Mortgage forbearance agreements are a type of emergency mortgage assistance given by lenders in order to help homeowners avoid foreclosure. Effectively, what they come down to are extensions, given in times of great need. If your family just incurred unexpected medical expenses, if your family's primary income producer just lost his/her job, or in the event of an unforeseeable disaster, you may qualify for a forbearance agreement. This allows you to put your mortgage on hold while you deal with your difficult situations.

Coming up with a down payment can be the one of the biggest obstacle when buying a home, especially for first-time home buyers. No matter what type of loan you choose, you will likely have to put some amount of money down. Saving up for a down payment can seem like a daunting task, but with the right planning and budgeting you can reach your savings goals faster than you think. Click here for strategies that can help you save for a down payment.
A commission-based mortgage lender will primarily be motivated by closing your mortgage, whether or not the terms of the mortgage are in your best interest. With salary-based mortgage consultants, you won’t have to worry that your mortgage lender is locking you into a huge financial commitment in order to make their own mortgage payment for the month. Interest rates change daily and vary based on your financial situation. So, you want to be sure your loan officer or consultant takes the time to get you to know your current finances, as well as your outlook and goals.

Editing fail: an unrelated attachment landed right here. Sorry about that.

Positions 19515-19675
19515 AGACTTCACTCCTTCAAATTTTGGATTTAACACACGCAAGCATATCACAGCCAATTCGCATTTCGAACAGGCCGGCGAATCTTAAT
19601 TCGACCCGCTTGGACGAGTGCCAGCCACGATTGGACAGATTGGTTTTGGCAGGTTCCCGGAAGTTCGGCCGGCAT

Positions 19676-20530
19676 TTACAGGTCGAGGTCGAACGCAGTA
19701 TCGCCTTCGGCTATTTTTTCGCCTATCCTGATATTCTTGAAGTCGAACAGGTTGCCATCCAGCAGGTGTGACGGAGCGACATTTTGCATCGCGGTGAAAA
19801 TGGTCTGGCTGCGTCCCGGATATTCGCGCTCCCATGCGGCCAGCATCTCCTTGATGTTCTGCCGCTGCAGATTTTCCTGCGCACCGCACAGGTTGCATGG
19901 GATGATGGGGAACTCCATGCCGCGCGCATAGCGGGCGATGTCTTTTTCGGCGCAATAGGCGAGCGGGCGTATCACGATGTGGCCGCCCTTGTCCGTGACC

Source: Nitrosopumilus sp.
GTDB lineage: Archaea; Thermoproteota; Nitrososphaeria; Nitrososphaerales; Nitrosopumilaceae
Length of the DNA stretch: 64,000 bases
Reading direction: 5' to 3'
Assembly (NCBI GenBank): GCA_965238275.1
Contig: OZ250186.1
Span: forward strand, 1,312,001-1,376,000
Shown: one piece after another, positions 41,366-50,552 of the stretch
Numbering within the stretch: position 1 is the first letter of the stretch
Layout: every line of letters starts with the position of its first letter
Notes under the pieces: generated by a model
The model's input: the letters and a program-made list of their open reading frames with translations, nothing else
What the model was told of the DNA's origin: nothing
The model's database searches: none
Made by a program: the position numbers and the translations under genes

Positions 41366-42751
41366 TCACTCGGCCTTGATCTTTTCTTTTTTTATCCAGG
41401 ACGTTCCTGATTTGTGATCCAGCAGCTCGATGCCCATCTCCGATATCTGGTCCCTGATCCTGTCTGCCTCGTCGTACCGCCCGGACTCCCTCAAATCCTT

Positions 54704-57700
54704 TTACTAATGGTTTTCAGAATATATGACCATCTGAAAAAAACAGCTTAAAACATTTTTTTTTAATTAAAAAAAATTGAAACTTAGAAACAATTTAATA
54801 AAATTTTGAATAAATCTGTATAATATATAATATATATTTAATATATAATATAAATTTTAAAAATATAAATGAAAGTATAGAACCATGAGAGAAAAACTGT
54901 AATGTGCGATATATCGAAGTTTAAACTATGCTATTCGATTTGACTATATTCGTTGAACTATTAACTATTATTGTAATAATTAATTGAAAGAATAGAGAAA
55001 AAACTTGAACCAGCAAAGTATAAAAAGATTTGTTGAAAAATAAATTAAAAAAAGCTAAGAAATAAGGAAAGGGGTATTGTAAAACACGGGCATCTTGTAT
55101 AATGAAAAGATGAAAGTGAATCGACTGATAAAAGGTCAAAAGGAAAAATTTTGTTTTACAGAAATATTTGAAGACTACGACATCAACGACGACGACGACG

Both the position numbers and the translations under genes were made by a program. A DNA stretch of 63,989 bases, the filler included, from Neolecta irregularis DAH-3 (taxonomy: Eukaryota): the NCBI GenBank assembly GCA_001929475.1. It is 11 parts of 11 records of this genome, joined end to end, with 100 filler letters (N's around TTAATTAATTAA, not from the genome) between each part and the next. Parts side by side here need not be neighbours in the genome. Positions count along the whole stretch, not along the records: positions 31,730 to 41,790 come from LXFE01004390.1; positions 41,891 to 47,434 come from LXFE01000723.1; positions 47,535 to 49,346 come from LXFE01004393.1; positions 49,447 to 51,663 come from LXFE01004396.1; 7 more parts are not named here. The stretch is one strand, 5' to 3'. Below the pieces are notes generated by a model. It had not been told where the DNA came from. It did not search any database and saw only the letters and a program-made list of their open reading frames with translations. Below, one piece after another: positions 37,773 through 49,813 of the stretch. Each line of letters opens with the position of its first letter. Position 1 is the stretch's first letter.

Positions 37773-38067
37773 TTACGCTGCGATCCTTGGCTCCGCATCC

Perhaps the most intimidating part of buying a home is applying for a mortgage. You may know exactly what “APR,” “points” and “fixed-rate” mean — but if this is your first home, or you just need a refresher, there are a lot of great resources to get you up to speed so you can be a well-prepared mortgage shopper. And because this is such a crucial part of owning a home, we’re going to break it all down.
Note: If you pay half your house payment every two weeks instead of one monthly payment, you’ll end up saving money on your loan. You’ll wind up paying 26 payments per year, one more payment annually than if you just paid monthly. The re-amortized loan will eventually result in more of the payment paid on principal and less on interest. The extra payments go to pay down the principal on the loan.
Look at properties that cost less than the amount you were approved for. Although you can technically afford your preapproval amount, it’s the ceiling — and it doesn’t account for other monthly expenses or problems like a broken dishwasher that arise during homeownership, especially right after you buy. Shopping with a firm budget in mind will also help when it comes time to make an offer.